That’s when this moment that makes time stand still takes place. Jesus is still on the outskirts of town. He has a plan that no one knows. He intends to display God’s glory and power. He knows that the death of His friend will end in resurrection. In a victory that no one can fathom or would dare to predict. He carries all this in His heart as He enters Bethany.

Yet, there stand Mary and Martha. Weeping. Feeling the crushing defeat of death and grief, abandonment and betrayal – they ask all the questions… Why? Where were you when we needed you? You could have saved our brother – why didn’t you come when we called?

Do you feel the weight of those questions today? We all experienced this last year – differently, perhaps, but the loss was there. Confusion permeated the air. Life happened and God has been faithful, but almost like the ongoing horn of a car alarm, there has been this underlying tension that has frayed the nerves and changed us all. Where were you, God?

It’s almost like we can taste the very human saltiness of those tears.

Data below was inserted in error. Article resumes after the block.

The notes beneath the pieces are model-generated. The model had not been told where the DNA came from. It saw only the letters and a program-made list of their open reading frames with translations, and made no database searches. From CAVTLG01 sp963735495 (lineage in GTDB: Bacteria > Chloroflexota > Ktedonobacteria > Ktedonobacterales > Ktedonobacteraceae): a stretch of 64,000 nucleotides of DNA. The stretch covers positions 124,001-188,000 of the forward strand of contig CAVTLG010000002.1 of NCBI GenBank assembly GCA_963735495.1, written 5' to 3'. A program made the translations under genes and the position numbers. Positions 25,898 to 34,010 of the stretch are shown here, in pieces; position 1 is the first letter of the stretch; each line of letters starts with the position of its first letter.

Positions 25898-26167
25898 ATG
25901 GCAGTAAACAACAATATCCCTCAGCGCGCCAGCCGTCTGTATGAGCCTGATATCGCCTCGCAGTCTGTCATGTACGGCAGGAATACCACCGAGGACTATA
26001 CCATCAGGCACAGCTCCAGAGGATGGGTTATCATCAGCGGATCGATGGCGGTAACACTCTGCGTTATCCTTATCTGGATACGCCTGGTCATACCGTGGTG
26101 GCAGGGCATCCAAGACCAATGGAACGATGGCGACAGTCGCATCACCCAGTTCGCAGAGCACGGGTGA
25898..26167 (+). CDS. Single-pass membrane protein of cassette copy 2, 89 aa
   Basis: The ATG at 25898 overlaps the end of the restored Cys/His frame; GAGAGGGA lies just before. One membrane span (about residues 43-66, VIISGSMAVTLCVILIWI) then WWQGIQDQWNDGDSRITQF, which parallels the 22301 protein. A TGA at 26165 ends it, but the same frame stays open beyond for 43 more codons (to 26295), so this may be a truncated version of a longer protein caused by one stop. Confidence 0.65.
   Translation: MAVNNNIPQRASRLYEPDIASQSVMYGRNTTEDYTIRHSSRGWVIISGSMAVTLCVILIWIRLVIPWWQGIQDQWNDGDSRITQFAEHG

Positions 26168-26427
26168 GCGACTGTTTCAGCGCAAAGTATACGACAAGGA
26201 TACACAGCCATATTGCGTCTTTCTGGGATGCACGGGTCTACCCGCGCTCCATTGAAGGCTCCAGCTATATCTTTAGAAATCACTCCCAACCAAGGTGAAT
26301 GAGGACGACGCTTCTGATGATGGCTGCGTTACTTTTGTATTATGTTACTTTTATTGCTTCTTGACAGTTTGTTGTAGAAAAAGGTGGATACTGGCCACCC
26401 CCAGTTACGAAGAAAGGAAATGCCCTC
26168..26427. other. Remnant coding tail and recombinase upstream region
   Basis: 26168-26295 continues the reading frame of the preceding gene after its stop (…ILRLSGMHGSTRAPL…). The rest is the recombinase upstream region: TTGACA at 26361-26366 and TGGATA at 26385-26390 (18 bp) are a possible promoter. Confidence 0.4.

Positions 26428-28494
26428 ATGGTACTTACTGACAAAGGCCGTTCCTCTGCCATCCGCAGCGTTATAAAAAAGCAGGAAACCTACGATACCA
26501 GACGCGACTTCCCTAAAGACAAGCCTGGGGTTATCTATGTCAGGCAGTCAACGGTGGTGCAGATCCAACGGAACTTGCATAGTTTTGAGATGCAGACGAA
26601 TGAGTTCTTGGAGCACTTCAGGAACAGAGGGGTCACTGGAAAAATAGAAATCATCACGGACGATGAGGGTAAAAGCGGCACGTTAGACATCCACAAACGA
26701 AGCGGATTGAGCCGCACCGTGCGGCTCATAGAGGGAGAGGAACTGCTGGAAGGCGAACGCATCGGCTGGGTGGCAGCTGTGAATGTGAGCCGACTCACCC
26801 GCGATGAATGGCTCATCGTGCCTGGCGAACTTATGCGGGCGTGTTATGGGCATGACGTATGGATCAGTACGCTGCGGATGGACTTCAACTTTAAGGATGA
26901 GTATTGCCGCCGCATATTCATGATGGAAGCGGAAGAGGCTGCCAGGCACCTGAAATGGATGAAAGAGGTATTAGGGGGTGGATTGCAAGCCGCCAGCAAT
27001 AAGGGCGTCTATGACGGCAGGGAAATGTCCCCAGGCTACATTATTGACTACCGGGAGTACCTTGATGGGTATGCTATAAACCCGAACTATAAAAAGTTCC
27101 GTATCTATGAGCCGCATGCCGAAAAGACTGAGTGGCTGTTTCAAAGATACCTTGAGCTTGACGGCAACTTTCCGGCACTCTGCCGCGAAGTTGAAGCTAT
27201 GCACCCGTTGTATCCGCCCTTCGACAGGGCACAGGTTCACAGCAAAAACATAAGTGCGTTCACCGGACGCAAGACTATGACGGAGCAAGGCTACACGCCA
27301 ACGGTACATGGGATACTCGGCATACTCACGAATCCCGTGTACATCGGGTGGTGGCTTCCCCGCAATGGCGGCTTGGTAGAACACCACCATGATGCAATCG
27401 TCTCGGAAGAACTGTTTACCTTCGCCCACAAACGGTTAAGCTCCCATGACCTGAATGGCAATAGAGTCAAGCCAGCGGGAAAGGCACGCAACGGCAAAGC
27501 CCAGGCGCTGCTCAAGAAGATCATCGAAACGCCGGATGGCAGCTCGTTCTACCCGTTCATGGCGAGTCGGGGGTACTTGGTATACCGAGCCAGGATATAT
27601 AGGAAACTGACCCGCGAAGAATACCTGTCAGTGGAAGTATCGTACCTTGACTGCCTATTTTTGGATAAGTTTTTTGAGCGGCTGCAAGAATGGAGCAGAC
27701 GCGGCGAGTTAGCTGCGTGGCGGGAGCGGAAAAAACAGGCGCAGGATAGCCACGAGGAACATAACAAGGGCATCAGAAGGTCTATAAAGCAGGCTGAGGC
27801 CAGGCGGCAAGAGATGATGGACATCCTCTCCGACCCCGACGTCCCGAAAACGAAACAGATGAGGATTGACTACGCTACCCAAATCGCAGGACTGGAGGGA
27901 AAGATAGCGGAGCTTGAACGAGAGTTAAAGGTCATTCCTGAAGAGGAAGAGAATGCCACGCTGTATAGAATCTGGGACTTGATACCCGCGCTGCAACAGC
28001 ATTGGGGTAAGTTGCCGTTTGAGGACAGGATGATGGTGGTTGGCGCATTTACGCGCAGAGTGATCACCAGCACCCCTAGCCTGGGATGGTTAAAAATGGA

As Jesus stands before Mary, Martha, and the questioning crowds, you’ve gotta wonder what He’s thinking. He knows the end of the story. He knows He came to raise the dead – how easy it would be to slap them on the back, laugh a little, and say “Don’t cry, girls! Come and see what I’m going to do!” He could so easily point to the victory ahead, remind them of all the good days to come.

But not my Jesus. He stands there, holding resurrection in His heart, looking into their grieving souls, and He weeps.

Right there, in that staggering moment, I see Jesus with new eyes. He is my Savior who holds victory in His whisper and promises of hope with every tomorrow – but right now, in this present place, He simply sits with us and feels with us.

My friend, do you feel that? I don’t know what kind of pain, grief, anxiety, or other challenges you face. I am grateful to know that on the other side of it all, there is more in store for us than we could ask or imagine. (Eph. 3:20) But right now, in the middle of it all, don’t we really need to know that Jesus is in it with us? Crying with our sorrows, hurting with our confusion, laughing in our joys, and cradling us when we feel so lost?